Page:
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126barnes
Yellow Belt
Yellow Belt

Joined: 29 Oct 2015
Posts: 46
Location: Canada
Styles: Kenpo Karate

PostPosted: Sat Oct 31, 2015 1:42 pm    Post subject: Belt test Reply with quote

currently training for my brown belt test. Test to include the following :

Kicks and punches in air and on bag.
Kata, kata by attackers and kata with Attackers. So 10 katas 3 times each
2 on 1 fight against black belts (3) 2 min rounds. Funny enough no shortage of BB volunteers for this one.
Physical test. Push up, chin ups, pull overs, crunches, etc.

told it will take 4-5 hours.

Wondering how this compares to to other brown belt test.
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sensei8
KF Sensei
KF Sensei

Joined: 23 Feb 2008
Posts: 15712
Location: Las Vegas, NV
Styles: Shindokan Saitou-ryu [Shuri-te/Okinawa-te based]

PostPosted: Sat Oct 31, 2015 3:08 pm    Post subject: Re: Belt test Reply with quote

126barnes wrote:
currently training for my brown belt test. Test to include the following :

Kicks and punches in air and on bag.
Kata, kata by attackers and kata with Attackers. So 10 katas 3 times each
2 on 1 fight against black belts (3) 2 min rounds. Funny enough no shortage of BB volunteers for this one.
Physical test. Push up, chin ups, pull overs, crunches, etc.

told it will take 4-5 hours.

Wondering how this compares to to other brown belt test.

To me, this appears to be a common brown belt testing cycle; a general test in todays MA school.

Good luck, hang in there, have fun, relax, and practice!!



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Nidan Melbourne
KF Sempai
KF Sempai

Joined: 21 Aug 2013
Posts: 2292
Location: Melbourne, Australia
Styles: Goju-Ryu, BJJ, Balintawak Arnis

PostPosted: Sat Oct 31, 2015 5:17 pm    Post subject: Reply with quote

At my school we have a 2 hour grading to be promoted up to 1st kyu (brown belt is 2nd kyu). Unless 3rd kyu & 2nd kyu's attend a black belt grading for their promotion which then it is 4-6 hours.

Our two hour grading comprises of a warm up, kihon (basics), kihon (combinations), kata (up to their belt kata + 1 extra), pre-arranged sparring (includes bunkai for adults) and then kumite (approx 10 3 min rounds)
Kumite includes awase kumite and point sparring, adults 1st kyu up get light sparring (like point sparring but more contact and more techniques allowed).

Our black belt gradings encompass above, BUT more of them of varing degree of difficulty. So can be either really easy or really difficult. Kumite you have to be able to do 15-20 rounds 3-4 mins length each. Awase, point & light will be done.
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Montana
Red Belt
Red Belt

Joined: 18 Apr 2007
Posts: 827
Location: Formerly Kalispell, Montana, now Spokane, WA
Styles: Shorin Ryu Matsumura Kenpo & Kobudo

PostPosted: Sun Nov 01, 2015 11:45 am    Post subject: Re: Belt test Reply with quote

126barnes wrote:
Wondering how this compares to to other brown belt test.


The last student I promoted to brown went this way. I watched him for the past 2 years of training, saw where he was at at the belt prior to brown belt (we have 3 brown belts), and decided he deserved his first brown belt.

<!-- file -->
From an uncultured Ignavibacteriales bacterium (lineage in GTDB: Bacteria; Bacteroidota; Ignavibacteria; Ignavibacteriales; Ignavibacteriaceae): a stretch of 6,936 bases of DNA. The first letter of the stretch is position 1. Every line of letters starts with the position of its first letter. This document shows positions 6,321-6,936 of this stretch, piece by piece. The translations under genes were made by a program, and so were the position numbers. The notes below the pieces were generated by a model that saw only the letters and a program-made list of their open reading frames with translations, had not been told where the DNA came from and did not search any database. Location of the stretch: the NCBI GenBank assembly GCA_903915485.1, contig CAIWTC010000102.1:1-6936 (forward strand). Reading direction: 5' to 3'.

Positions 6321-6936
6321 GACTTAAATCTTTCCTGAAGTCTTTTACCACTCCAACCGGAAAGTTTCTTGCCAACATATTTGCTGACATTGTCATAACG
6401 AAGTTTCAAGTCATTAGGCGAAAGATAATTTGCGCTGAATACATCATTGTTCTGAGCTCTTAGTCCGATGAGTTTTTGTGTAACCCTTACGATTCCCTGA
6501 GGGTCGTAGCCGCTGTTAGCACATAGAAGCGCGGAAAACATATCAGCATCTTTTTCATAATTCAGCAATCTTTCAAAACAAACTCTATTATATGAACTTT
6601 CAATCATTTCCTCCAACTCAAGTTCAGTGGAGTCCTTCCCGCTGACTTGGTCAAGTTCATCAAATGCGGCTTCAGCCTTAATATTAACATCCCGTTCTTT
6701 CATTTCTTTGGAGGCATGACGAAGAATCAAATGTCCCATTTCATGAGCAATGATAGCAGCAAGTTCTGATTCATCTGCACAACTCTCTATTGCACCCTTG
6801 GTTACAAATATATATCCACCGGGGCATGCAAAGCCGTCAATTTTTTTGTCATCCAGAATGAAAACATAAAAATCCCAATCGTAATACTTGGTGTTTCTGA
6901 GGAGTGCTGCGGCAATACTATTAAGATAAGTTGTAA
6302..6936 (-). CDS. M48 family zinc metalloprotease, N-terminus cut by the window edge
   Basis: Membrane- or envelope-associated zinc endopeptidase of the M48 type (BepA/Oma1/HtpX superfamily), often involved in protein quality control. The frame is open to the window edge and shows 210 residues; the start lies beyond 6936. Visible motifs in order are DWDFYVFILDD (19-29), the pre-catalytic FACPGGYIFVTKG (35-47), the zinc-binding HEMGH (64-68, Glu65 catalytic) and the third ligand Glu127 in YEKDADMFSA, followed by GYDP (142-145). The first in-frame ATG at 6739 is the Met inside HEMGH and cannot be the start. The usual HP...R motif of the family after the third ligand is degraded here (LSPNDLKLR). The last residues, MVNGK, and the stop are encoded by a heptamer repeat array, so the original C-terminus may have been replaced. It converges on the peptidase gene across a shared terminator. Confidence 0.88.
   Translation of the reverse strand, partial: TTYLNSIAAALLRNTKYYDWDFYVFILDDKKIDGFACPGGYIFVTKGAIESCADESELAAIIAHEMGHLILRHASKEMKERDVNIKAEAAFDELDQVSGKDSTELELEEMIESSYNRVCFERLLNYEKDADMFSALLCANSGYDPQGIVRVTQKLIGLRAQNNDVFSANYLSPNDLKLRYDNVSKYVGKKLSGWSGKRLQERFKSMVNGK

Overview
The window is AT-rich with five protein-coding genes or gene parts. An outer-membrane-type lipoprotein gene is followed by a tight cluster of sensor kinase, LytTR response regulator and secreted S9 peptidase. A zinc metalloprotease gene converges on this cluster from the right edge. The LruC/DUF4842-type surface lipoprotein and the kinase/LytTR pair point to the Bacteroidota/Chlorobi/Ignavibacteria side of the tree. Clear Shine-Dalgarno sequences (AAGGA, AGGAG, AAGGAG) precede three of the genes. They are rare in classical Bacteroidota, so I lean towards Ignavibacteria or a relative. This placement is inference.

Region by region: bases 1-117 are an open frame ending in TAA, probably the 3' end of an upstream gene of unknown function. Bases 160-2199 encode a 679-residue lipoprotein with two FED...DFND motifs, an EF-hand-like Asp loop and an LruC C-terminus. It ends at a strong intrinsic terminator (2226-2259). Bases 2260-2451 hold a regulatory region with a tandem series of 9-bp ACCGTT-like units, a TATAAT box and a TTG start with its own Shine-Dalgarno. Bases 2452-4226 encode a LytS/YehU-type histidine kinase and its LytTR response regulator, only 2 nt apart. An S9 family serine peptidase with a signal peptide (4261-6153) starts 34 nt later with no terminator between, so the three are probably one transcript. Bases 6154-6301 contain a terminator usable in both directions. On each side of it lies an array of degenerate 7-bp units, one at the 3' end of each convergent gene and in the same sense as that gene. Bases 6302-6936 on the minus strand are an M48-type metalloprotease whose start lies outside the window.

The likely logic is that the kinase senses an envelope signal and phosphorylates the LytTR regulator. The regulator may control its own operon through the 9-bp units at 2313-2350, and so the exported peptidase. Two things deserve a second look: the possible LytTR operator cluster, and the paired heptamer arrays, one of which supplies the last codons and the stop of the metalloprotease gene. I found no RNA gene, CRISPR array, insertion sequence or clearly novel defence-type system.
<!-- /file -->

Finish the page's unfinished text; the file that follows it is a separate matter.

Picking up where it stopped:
I called him out at the end of class, opened my briefcase and handed him a certificate and belt for 3rd kyu.

Simple, huh? No pushups (they do those every class anyway), no massive kata drills (these do kata every class anyway), and no sparring (they do that most classes anyway).

Esentially, that student had been testing weekly (every class) for the past 2 YEARS!

Personally, I don't see a point in a "formal" testing process like you described.
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The Pred
Green Belt
Green Belt

Joined: 26 Jun 2003
Posts: 385

Styles: Goju Ryu

PostPosted: Sun Nov 01, 2015 12:03 pm    Post subject: Reply with quote

I think either way is fine. I mean if you have a small dojo not part of any organization or hombu then the CI can keep a better eye one students. However, if you're part of a large organization then perhaps a testing should be in order.


Just my two cents
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chiliphil1
Orange Belt
Orange Belt

Joined: 29 Oct 2011
Posts: 225


PostPosted: Sun Nov 01, 2015 2:38 pm    Post subject: Re: Belt test Reply with quote

Montana wrote:
126barnes wrote:
Wondering how this compares to to other brown belt test.


The last student I promoted to brown went this way. I watched him for the past 2 years of training, saw where he was at at the belt prior to brown belt (we have 3 brown belts), and decided he deserved his first brown belt.

I called him out at the end of class, opened my briefcase and handed him a certificate and belt for 3rd kyu.

Simple, huh? No pushups (they do those every class anyway), no massive kata drills (these do kata every class anyway), and no sparring (they do that most classes anyway).

Esentially, that student had been testing weekly (every class) for the past 2 YEARS!

Personally, I don't see a point in a "formal" testing process like you described.